On a practical level, your backlog should be clearly tagged with filterable labels so that you can tag tech debt tasks and prioritise them accordingly.

If there’s a window of opportunity, it’s always a good idea to do some housekeeping and pick up some tech debt.

4. Fix bugs

The other aspect of house cleaning that can be looked at is bug fixing. OK, your product shouldn’t be filled with bugs and you should always fix bugs but there are cases when bugs are deemed to not to be a high priority for one reason or another. If you’ve got some time, prioritise some of the bugs you have sat in your backlog.

5. Address some low hanging fruit

If you re-engage with your business backlog you’ll no doubt see a few things in there that are high impact and low effort which have been lower in the priorities because of that project that now can’t be started! It could be a small request from your sales team to make a change to the backend tool that your enterprise customers have been using, an email formatting change or some other simple but effective change that has been requested a few times but you’ve had to push back in the past.

Now could be the perfect opportunity to take a look at some of these low hanging fruit.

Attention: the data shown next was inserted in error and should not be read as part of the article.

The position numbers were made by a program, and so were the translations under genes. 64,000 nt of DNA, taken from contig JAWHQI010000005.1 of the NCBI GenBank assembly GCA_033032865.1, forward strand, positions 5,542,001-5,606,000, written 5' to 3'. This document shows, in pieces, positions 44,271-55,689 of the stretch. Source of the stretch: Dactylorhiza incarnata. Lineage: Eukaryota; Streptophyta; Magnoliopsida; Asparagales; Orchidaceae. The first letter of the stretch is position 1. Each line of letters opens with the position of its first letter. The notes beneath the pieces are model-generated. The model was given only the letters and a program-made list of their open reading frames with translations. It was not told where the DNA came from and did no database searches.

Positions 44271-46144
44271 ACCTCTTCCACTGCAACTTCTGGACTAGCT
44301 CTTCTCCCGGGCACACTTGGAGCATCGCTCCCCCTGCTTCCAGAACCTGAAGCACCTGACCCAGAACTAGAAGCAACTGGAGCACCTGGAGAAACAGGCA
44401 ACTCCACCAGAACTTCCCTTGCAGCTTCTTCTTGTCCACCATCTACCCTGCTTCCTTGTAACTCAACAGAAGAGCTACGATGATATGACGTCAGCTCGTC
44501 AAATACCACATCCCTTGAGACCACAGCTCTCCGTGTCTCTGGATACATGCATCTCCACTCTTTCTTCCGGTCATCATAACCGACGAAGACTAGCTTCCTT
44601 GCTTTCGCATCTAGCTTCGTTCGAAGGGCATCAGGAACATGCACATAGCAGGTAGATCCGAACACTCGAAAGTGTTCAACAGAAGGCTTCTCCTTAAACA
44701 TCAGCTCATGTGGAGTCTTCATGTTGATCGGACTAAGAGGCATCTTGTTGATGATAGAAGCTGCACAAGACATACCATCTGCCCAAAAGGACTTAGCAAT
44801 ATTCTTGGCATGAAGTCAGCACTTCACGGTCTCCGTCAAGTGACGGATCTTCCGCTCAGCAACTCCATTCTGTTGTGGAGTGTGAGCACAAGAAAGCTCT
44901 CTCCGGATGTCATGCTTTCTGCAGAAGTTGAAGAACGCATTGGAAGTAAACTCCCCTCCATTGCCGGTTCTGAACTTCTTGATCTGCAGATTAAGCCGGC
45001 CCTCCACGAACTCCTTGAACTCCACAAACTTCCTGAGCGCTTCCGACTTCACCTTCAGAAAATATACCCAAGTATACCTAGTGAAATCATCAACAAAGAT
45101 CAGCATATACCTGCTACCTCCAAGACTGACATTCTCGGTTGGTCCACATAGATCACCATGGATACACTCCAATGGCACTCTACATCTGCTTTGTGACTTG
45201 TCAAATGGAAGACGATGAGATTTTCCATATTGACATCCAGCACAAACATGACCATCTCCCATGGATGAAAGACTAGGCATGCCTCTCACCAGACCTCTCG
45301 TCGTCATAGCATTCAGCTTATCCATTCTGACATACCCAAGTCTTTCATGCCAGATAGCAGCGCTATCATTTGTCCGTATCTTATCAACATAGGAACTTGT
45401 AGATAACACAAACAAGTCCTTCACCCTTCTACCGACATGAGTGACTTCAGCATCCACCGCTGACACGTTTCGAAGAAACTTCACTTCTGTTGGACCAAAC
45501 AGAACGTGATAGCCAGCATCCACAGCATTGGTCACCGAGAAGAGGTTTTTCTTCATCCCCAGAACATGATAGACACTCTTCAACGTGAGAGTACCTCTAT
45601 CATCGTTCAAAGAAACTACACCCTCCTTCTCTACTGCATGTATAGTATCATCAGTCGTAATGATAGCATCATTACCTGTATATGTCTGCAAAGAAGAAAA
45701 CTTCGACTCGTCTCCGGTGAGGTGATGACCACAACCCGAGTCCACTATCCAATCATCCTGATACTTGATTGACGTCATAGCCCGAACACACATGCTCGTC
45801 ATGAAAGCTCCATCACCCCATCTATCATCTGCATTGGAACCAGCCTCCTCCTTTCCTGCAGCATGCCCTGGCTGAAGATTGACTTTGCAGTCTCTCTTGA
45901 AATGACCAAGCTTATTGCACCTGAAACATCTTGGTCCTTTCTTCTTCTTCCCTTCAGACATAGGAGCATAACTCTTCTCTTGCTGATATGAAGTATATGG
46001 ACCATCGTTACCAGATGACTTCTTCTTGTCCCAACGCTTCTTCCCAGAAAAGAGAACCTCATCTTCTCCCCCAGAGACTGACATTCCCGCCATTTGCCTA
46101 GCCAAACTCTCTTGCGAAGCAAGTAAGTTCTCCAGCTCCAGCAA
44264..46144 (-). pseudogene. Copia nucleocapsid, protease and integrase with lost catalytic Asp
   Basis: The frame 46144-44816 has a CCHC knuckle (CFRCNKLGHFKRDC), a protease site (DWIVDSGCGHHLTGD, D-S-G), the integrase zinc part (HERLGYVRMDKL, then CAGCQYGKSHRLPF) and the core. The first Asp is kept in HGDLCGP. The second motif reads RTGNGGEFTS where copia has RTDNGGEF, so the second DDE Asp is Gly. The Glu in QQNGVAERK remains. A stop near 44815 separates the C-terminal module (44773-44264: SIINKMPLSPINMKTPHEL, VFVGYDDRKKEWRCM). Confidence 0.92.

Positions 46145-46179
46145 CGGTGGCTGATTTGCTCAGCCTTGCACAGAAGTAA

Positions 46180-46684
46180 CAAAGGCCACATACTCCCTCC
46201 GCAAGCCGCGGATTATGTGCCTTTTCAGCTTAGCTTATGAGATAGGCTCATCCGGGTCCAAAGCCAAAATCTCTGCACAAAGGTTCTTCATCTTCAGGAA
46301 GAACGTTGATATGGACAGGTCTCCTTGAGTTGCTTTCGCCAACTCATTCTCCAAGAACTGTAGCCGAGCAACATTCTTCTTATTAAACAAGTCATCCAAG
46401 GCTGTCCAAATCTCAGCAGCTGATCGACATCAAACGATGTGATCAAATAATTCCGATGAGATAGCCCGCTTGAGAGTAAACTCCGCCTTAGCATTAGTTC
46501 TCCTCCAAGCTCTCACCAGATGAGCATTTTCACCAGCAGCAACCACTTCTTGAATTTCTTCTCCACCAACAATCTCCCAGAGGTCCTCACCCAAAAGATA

A note here: I often find it worth sharing with your engineering teams the impact that small changes like these can have. If it impacts stakeholders or customers, be sure to let the team know that a small tweak has had a profound impact on X or Y metric. Your team will be surprised and motivated that their work, no matter how small, does actually have an impact.

6. Check action items from your last retro

Were there action items from your last few retrospectives that you didn’t get round to implementing? Agile teams should be documenting their action items from retros and this is a good opportunity to check in with your team and ensure that the agreed items from the previous retro are being implemented.

7. Have a grooming session with the team

OK, so you can’t actually start work on the thing you wanted to do. Get over it. Instead, sit down with your team and have a spring clean. You’ll no doubt have accumulated some rubbish which can be binned and needs to get off the backlog.